(An expansion of a FB post on Shawn Rudiman’s timeline. If you don’t know who he is, I suggest you track him down on FB. He’s an amazing synthesist and deep analog DJ that will blow your mind. https://www.facebook.com/shawn.rudiman)
As creators, we sometimes get stuck at a crossroads, out of ideas, wondering which path to take. As a music producer, one way I’ve found to get over this hurdle is to take what I call the “Translation Approach”. But first, a bit of background.
All arts and methods of expression are forms of language, each with their own vocabulary, syntax, rules, etc. What is common to them all is the ‘idea’, the germ of a notion that sets the artist on their path. Most artists have ‘something to say’ or ‘a point to make’ with their art. Even those who would decry ‘ideas’, who’s ‘idea’ is an ‘anti-idea’, is also just another ‘idea’. To quote Rush, “If we choose not to decide, we still have made a choice.”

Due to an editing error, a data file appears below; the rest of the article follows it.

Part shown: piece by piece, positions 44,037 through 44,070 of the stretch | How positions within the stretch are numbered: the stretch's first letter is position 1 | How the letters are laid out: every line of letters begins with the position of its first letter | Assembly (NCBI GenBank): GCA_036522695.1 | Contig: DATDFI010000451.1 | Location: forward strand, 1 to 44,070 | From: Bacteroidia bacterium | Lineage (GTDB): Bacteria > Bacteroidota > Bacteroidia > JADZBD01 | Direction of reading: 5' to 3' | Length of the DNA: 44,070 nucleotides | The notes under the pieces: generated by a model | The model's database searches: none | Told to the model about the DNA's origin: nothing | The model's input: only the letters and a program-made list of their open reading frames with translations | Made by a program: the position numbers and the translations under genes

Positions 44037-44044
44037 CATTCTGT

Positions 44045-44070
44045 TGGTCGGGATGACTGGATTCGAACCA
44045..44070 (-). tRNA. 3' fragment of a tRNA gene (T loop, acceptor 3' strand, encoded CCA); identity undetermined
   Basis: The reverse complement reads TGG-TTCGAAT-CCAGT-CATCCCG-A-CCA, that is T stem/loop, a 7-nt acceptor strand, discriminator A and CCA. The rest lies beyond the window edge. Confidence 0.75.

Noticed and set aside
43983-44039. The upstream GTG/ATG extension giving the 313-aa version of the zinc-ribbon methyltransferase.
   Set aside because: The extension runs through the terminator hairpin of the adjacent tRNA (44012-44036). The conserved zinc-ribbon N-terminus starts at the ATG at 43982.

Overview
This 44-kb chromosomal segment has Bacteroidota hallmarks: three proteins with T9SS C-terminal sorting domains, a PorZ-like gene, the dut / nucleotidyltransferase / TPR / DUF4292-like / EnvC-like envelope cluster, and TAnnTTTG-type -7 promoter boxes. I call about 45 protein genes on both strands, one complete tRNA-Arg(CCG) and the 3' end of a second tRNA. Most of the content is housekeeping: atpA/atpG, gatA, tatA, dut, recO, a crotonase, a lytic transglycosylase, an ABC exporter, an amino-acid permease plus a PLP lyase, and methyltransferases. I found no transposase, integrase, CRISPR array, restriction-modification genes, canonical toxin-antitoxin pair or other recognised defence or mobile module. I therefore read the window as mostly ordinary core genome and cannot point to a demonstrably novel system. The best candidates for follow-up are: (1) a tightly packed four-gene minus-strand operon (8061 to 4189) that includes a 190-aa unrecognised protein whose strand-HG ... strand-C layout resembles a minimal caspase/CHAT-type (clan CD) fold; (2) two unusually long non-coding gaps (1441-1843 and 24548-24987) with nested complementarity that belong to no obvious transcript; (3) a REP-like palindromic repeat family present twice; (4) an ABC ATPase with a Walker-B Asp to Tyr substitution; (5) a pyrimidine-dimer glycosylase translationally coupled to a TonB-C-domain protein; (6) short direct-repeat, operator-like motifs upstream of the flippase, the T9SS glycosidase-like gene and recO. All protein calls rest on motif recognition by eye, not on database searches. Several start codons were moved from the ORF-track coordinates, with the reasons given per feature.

Sometimes, in spoken language, we borrow words from other languages in order to paint the picture exactly as we see it. We do this because sometimes our native tongue doesn’t have the right word for it. We reach outside the boundaries of our language to complete the picture. Same with metaphor. We paint the picture in abstract terms in order to illuminate the point.
Now, if we understand that music is just another language, we can use the same approach. We can see that sometimes the best way through a decision is to ‘translate’ it to another medium. Say, for example, you’re stuck on an arrangement idea. What sound to choose for the 2nd voice of a two-part arrangement? Well, if the first sound was a visual, what would it look like? Let’s say is sounded like “brown decaying leaves”. Okay, what would you like to see next to that? “Purple teflon orb”? Okay, then what is the sound of a “purple teflon orb”? There’s your solution.
You see, you can have all kinds of fun with this transposition. There’s really no limit. Just because we create music does not mean we have to limit ourselves to only the vocabulary of music. There is wisdom and insight to be gained from all of the arts, for really, they’re all just different ways of expressing the same ideas – the ideas of creativity, which are universal.